My weight was constantly fluctuating throughout my college and grad school years due to the amount of physical and mental stress I was putting myself under, on top of having an extremely negative relationship with food and myself in general.
Because on top of me hating myself, I am a Type A person who was constantly people-pleasing and didn’t think of a B as an acceptable grade.
When I was 22, I “finally” learned how to make myself throw up, and would do so even if I felt like I overate in the slightest or ate something “bad”.
Somewhere between the age of 23 and 24, I reached a breaking point. I was DONE.
I had read so many self help books, over a decade of seeing multiple therapists under my belt, years of having extremely unhealthy and dependent relationships with significant others, numerous moments not being able to be present with family and friends at social gatherings because all I could think about was the food that was there.
I was done shedding tears over an activity that was necessary for survival (eating), spending all of my free time exercising to stay “toned” and “thin”, and cringing at the sight I saw in the mirror everyday.
THE GRAD SCHOOL YEARS: From “In Recovery” to “Recovered”
I just need to start off with saying that now I have an incredible relationship with food and my body. I’m in a relationship that I love, I finally live in the place I’ve been dreaming about living for years, and I have a job that resonates with who I really am.
I’m not saying my life is suddenly perfect now that I’m eating disorder free - I still am anxiety prone and a recovering people pleaser - but recovering from my eating disorder made EVERY. SINGLE. PART. of my life easier.
And if things go awry? I can handle those things with more confidence and grace than I ever did when I was suffering from debilitating disordered eating and body hate.
To finish off with my story, in the latter part of me being 23, things finally started looking up. That is when I finally found a coach who truly helped me navigate all of the negative feelings I had around food, exercise and my body. With her one on one support and finally finding the right resources that supported finding freedom from the hold that food had on me, it took me only 6 months to be able to call myself recovered from my eating disorder, when I had been struggling to recover previously for 16+ years.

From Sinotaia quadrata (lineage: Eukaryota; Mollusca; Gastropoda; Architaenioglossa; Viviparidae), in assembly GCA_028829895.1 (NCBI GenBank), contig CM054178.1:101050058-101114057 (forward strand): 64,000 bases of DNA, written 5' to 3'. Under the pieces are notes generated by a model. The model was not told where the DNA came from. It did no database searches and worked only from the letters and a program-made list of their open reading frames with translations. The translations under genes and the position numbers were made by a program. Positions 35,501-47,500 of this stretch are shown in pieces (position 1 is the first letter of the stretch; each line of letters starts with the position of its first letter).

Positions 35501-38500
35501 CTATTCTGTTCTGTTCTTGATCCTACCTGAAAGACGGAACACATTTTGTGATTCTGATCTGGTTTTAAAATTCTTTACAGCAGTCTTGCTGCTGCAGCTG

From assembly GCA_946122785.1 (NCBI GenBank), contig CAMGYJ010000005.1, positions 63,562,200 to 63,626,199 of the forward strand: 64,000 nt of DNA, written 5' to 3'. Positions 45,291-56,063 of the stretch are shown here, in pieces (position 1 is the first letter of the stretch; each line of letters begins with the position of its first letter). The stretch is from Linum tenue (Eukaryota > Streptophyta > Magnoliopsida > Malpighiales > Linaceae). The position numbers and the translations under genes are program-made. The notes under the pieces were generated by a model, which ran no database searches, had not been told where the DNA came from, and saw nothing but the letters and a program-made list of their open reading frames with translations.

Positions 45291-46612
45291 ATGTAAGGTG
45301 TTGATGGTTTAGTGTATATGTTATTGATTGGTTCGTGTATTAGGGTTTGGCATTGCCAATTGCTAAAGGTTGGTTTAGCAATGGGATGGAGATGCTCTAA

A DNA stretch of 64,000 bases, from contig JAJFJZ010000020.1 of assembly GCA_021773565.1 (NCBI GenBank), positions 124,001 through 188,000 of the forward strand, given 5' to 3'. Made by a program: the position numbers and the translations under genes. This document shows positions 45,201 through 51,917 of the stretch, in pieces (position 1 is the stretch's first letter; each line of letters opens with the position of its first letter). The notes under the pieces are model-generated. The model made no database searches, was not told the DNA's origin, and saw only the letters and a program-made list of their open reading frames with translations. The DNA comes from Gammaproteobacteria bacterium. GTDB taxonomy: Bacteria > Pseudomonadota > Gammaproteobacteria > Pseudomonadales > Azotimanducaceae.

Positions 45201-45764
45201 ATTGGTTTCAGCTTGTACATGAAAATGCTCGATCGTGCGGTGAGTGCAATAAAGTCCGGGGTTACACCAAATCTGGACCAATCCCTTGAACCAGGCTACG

While therapy pulled me back - constantly trying to find the root cause of my eating disorder - coaching actually allowed me to move forward.
By having someone available to hold my hand through my daily life and struggles and keep me accountable during recovery, I am finally living a life I love and can be proud of, free of binge eating, free of restriction, and free of self-hate.
If you have read through my whole eating disorder story, I hope that if you or someone you know has experienced struggles around food, body and exercise, now you realize that 1) you are not alone and 2) there is absolutely a light at the end of the tunnel. Even in the darkest moments.
Also, whether you’ve been struggling for 20 years or a few months, identify with having an eating disorder, or more so believe that you feel out of control around food, your experience is valid. This shit is so hard to navigate in the world we currently live in.
And if you are someone who is looking for this type of one-on-one support and accountability to become confident about your food choices and feel good in and about your body, I invite you to reach out to me to see if you’d be a fit for my Food Freedom and Body Confidence 1:1 Coaching Program, or if you just want to chat 💜
As a reminder, a lot of the disordered thoughts and behaviors voiced in this story were taken specifically from those time periods. And they’re exactly as I just described them: disordered.
I encourage you to recognize that these are not healthy beliefs or behaviors, nor do I participate in any of the aforementioned thoughts or actions today.
Thank you so much for taking the time to read my story. Again, if you are finding you need some extra support at this time, please feel free to reach out to me.
Remember: You are loved. You are worthy. You are so incredibly loved.
And there is hope 💜